The snowy winter weather offers a fun day sledding down the neighborhood hill or snowball fights in the front yard. At the same time, winter weather can be hard on your home. Severely cold conditions can encourage the water lines in your home to freeze and burst, which may lead to serious water damage and enduring negative effects.

If your pipes are frozen, you should hire a plumber in to resolve the issue. That being said, there’s a lot you can do to stop this from happening – and even just a bit of prevention can go a long way.

What Pipes Are at More Risk of Freezing

The pipes at the highest risk of freezing are uninsulated water lines. Frequent locations for uninsulated pipes are in attic crawlspaces, near exterior walls, in the basement or even running underneath a modular home. Water lines that are not properly insulated are at the greatest risk.

How to Stop Pipes from Becoming Frozen in Your Home

Thoroughly insulating uncovered water lines is a great first step to keeping your pipes safe. You’ll likely have access to lots of these materials from your local plumbing company, and may also already have some somewhere in your home.

Try not to cover other flammable insulation materials where they can catch fire. If you don’t feel comfortable insulating the pipes yourself, call your local plumbing services professional in to handle the job.

If you do prefer to insulate the pipes on your own, common insulation materials for pipes consist of:

  • Wraps or roll insulation: Most plumbers, hardware stores and big box retailers provide insulation – typically fiberglass, foam wraps or pipe sleeves – that you can use to cover or fit around your pipes. They are supplied in numerous lengths and sizes to fit the needs of your home.
  • Newspaper: To a decent degree, newspaper can be used for insulation. If the weather is going to get cold and you aren’t able to buy insulation soon enough, wrap uninsulated pipes in this.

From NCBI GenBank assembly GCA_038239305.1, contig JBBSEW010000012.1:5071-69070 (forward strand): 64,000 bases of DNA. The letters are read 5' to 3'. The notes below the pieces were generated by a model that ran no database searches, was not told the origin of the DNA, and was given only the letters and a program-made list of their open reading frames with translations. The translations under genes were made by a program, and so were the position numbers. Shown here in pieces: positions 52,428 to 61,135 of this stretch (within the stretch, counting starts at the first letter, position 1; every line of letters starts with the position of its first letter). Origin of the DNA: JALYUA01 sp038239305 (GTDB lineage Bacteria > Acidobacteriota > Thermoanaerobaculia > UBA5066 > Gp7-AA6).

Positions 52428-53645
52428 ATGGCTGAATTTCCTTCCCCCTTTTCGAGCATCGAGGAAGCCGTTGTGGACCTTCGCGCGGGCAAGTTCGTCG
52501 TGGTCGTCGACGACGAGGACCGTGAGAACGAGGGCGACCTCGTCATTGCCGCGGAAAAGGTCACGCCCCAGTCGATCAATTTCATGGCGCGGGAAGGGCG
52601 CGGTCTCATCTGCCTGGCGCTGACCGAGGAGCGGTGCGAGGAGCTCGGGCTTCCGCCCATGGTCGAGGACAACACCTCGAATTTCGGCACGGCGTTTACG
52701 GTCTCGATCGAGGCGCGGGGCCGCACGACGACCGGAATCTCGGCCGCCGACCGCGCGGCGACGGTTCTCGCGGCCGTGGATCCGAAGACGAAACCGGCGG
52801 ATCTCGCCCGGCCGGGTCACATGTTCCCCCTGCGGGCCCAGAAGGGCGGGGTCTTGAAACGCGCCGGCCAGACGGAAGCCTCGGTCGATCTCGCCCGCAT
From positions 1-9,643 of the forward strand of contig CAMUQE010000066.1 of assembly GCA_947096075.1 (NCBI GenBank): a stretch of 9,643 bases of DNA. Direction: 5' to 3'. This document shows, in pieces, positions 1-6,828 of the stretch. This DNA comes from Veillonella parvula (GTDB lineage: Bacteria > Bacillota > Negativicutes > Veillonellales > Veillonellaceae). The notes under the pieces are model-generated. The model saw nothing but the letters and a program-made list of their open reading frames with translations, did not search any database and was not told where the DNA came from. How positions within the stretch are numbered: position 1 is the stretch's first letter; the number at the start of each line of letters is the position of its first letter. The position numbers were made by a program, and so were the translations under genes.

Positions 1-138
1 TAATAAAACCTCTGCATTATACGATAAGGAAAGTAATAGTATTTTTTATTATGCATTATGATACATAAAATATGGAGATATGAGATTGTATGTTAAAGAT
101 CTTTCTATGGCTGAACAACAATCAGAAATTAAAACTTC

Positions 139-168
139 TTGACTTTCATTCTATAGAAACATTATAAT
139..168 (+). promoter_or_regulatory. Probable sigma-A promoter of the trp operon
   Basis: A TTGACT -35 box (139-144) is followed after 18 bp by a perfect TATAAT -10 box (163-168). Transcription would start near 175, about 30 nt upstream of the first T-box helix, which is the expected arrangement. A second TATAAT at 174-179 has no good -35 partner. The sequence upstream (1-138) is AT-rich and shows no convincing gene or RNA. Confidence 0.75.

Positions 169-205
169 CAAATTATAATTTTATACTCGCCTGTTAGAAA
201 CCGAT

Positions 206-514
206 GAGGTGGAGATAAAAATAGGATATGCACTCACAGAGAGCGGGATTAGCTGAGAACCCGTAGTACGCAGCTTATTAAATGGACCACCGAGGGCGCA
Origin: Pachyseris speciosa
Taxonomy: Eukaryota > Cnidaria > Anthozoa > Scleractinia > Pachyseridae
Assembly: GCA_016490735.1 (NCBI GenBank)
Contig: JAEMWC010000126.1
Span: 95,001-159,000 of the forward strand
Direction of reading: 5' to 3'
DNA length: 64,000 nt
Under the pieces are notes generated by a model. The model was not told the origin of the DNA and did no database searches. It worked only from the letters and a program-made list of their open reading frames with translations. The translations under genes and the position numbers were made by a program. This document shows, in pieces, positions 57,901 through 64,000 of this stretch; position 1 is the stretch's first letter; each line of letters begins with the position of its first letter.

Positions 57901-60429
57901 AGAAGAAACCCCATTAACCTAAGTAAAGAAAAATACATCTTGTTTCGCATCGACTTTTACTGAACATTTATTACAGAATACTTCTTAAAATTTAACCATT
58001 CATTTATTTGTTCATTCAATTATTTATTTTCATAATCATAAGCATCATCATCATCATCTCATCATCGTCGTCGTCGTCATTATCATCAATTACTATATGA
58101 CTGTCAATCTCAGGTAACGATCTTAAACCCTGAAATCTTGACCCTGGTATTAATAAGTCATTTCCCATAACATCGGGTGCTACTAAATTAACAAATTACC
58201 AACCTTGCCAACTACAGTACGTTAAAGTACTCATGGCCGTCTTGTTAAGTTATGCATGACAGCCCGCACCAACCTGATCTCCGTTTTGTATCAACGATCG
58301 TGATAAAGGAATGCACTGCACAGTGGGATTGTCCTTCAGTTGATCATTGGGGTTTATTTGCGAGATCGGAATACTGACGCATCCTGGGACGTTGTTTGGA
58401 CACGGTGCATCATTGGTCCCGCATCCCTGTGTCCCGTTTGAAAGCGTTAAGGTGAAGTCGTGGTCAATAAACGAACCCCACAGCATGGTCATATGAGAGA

• Towels or rags: If you don't have the chance to buy insulation and don’t have any newspaper close by, wrapping especially vulnerable pipes with towels or clean rags as a final effort may be just enough to keep the cold air from freezing the pipes.

An additional preventative step you can attempt to stop pipes from becoming frozen is to seal up any cracks that can let cold air into your home. Focus on the window frames, which can draw in surprisingly intense drafts. Not only should this help to stop your pipes from freezing, but it will have the additional benefit of making your home more energy efficient.

Five More Ways to Keep Your Pipes from Freezing:

  • Open the cabinet doors. Opening the cabinet doors beneath the sinks and other areas of your home with plumbing will allow more warm air from the rest of the room to flow near the pipes.
  • Letting water drip. Letting water flow by letting your faucets move even just a little can help thwart frozen pipes.
  • Open interior doors. By opening doors for rooms or hallways, your home can be heated more evenly. This is particularly important if you struggle with a room that is frequently colder or hotter than other rooms.
  • Close the garage door. The exception to the open doors recommendation is the garage door, which you should keep down – particularly if your water lines run through the garage.
  • Keep the heat steady. Experts suggest setting the thermostat at a uniform temperature and leaving it there, rather than letting it get lower at night. Set it no colder than 55 degrees.

How to Prevent Pipes from Freezing in a Vacant Home

When you’re inside a house, it’s easy to realize when something breaks down. But what extra steps can you take to stop pipes from freezing in a vacant home or vacation home when the damage from a frozen pipe may not be discovered for days or even weeks?

As with a primary residence, placing extra insulation around any exposed water lines, opening interior doors inside the home and winterizing the vacant home are the basic steps to take.

Extra Steps to Prevent Pipes from Freezing in an Unused Home:

  1. Leave the heat on. Even though you aren’t going to be there, it’s best to keep the heat on – even if you switch the thermostat down colder than you would if you were there. As with a primary residence, experts recommend keeping the temperature at no colder than 55 degrees.
  2. Shut water off and drain the lines. If you’re going to be out of the house for a long time or are winterizing a rustic cabin or cottage, shutting the water off to the house and emptying the water out of the water lines is an easy way to stop pipes from freezing and breaking. Try not to forget to clear the water out of your appliances, like the hot water heater, and the toilets. See to it that you get all the water from the plumbing. If you are not sure of how to drain the water from the pipes, or don’t feel secure handling it yourself, a plumber in will be happy to assist.